It is tax time again! We are in the middle of tax season and the April 15th deadline is about 6 weeks away! The median family income in Alabama is approximately $51,000. A typical Alabama family will pay between $4000 and $5000 in Federal Income Tax, approximately $4000 in Social Security taxes, between $1500 and $1700 in state income tax and between $1500 and $3000 in other taxes including sales tax, property tax, fuel taxes, etc. This is based on an average family size of 2.5 according to the U.S. Census Bureau. Many Alabama families will pay much more in taxes.*
Pastors and other ministers also pay a lot in taxes and often more than they should. Many churches still operate under the old “lump sum” or “package approach.” “We will pay you $X.XX and you divide it any way you wish.” This can cause the minister to pay several thousand dollars more in taxes.
Here are 5 easy ways to help your minister save on taxes, avoid confusion, help keep good church employees and honor the Lord in our stewardship:
- Adopt an accountable reimbursement plan. The old car allowance method is taxable income, goes on the W-2 and the minister will pay taxes on money which is not income – it is a business expense of the church. Under an accountable plan, the church establishes a budget and the minister provides a report each month of mileage showing the date, location, purpose and business miles. The report also includes receipts for other business expenses such as attending a workshop or convention, books or tapes used in ministry, continuing education and hospitality. The minister could, for example, take a prospective family out to lunch to tell them more about the church, ascertain their spiritual needs, answer their questions, etc. This would be a legitimate business expense.
- Provide health benefits. The church should provide health insurance, disability insurance and may offer other benefits such as dental and vision. These benefits protect the minister’s family and also protect the church as well from the potential of a catastrophic expense. A written church policy is needed, but may be quite simple. A church desiring greater flexibility concerning health needs may adopt a Health Reimbursement Arrangement. An HRA document tailored to your church could be obtained from a CPA or attorney. The cost might be $200 – $300, a small price to pay considering potentially saving thousands of dollars each year. Other churches may consider other plans such as a FSA or HSA tied to certain high deductible insurance coverage. GuideStone provides such insurance.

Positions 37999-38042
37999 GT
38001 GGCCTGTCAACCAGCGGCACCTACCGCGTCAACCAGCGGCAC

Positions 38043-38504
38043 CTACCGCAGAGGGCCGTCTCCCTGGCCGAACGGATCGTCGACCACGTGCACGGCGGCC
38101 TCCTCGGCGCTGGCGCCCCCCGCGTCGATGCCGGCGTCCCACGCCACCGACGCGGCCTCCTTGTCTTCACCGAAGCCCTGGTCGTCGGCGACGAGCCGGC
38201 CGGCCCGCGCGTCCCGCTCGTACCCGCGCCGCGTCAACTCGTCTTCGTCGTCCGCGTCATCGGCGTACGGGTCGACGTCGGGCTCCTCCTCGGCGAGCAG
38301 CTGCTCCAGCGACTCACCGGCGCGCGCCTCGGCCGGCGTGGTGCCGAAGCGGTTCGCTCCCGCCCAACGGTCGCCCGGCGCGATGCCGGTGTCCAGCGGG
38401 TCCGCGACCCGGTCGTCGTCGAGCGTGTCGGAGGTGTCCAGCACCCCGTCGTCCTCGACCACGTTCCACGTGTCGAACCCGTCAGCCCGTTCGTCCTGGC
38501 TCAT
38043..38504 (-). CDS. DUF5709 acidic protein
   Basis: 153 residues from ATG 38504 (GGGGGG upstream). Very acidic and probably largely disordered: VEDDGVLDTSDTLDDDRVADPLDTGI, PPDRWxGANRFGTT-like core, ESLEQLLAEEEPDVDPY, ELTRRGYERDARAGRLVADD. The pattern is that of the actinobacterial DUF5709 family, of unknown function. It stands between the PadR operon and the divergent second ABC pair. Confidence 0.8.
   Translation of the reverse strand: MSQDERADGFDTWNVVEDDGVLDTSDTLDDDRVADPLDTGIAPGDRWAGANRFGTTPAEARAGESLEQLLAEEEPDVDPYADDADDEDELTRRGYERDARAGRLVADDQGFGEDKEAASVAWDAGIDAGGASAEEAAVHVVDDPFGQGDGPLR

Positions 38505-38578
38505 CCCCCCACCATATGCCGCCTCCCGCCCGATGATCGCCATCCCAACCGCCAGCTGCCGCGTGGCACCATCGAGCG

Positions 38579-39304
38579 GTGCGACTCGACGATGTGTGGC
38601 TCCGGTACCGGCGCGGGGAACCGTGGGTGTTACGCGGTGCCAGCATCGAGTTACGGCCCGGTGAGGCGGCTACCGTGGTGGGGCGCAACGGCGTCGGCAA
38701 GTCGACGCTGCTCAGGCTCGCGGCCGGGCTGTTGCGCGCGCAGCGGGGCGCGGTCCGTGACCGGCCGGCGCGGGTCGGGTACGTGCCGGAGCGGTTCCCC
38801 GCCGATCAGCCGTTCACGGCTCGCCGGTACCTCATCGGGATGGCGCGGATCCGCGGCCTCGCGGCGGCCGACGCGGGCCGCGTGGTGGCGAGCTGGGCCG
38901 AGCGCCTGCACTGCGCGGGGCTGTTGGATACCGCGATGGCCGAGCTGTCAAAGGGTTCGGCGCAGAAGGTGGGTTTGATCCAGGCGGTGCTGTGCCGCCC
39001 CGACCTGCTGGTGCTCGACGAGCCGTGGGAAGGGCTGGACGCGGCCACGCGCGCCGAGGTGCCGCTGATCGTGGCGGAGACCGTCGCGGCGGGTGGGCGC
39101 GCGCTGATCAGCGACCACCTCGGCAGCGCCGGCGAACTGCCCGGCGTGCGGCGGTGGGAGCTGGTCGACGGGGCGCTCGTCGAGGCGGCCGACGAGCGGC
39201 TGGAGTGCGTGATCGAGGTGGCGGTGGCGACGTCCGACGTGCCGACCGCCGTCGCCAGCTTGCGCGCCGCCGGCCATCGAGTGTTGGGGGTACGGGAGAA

- Provide life insurance. Most financial experts recommend that families have between 4 and 10 times annual income in group term insurance. The first $50,000 in employer provided term life insurance is tax free as well as dependent coverage of $2,000.
- Help with a retirement plan. Retirement through GuideStone is a wonderful way to provide for your minister’s future. Normal retirement savings are tax deferred. In addition, there are potentially three additional benefits for ministers of Southern Baptist churches including a Survivor benefit of up to $100,000, a Disability benefit of up to $500 per month, and up to an additional $17.50 going into the minister’s account each month. These additional benefits are provided through the State Board of Missions and your Cooperative Program gifts. Also, amounts the minister sets aside for retirement through a salary reduction agreement may qualify for a retirement savings contribution credit on Federal taxes.
- Provide a housing allowance. The housing allowance may include the payment (principal, interest, taxes and insurance), utilities, upkeep, maintenance, and improvements, furnishings, pest control, cleaning supplies for the home, home owners association dues and down payment. The housing allowance is requested by the minister and approved by the church. The church’s role is to determine that the request is reasonable and approve it. Then it is the responsibility of the minister to keep detailed records and receipts to be ready to prove the exclusion. A minister may exclude from federal income tax and state income tax the smallest of three numbers – (1) the amount designated by the church, (2) the actual expenses and (3) the fair market rental value of the home furnished plus utilities. If the exclusion is less than the allowance designated, the minister must report the excess as taxable income. A minister in a parsonage may also have a housing allowance to cover expenses he may be responsible for such as utilities, content insurance, furnishings, cleaning supplies for the home, pest control, etc. Many churches do not provide a housing allowance for a minister living in a parsonage. Also many churches put unreasonable limits on the housing allowance. These practices cost your minister additional taxes.
For more information, please contact me, State Missionary Lee Wright direct at 334-613-2241 or firstname.lastname@example.org.
*Sources: The U. S. Census Bureau, U.S. Department of Housing and Urban Development, The Alabama Department of Revenue Annual Report 2006, the Federal Tax Tables, the Alabama tax tables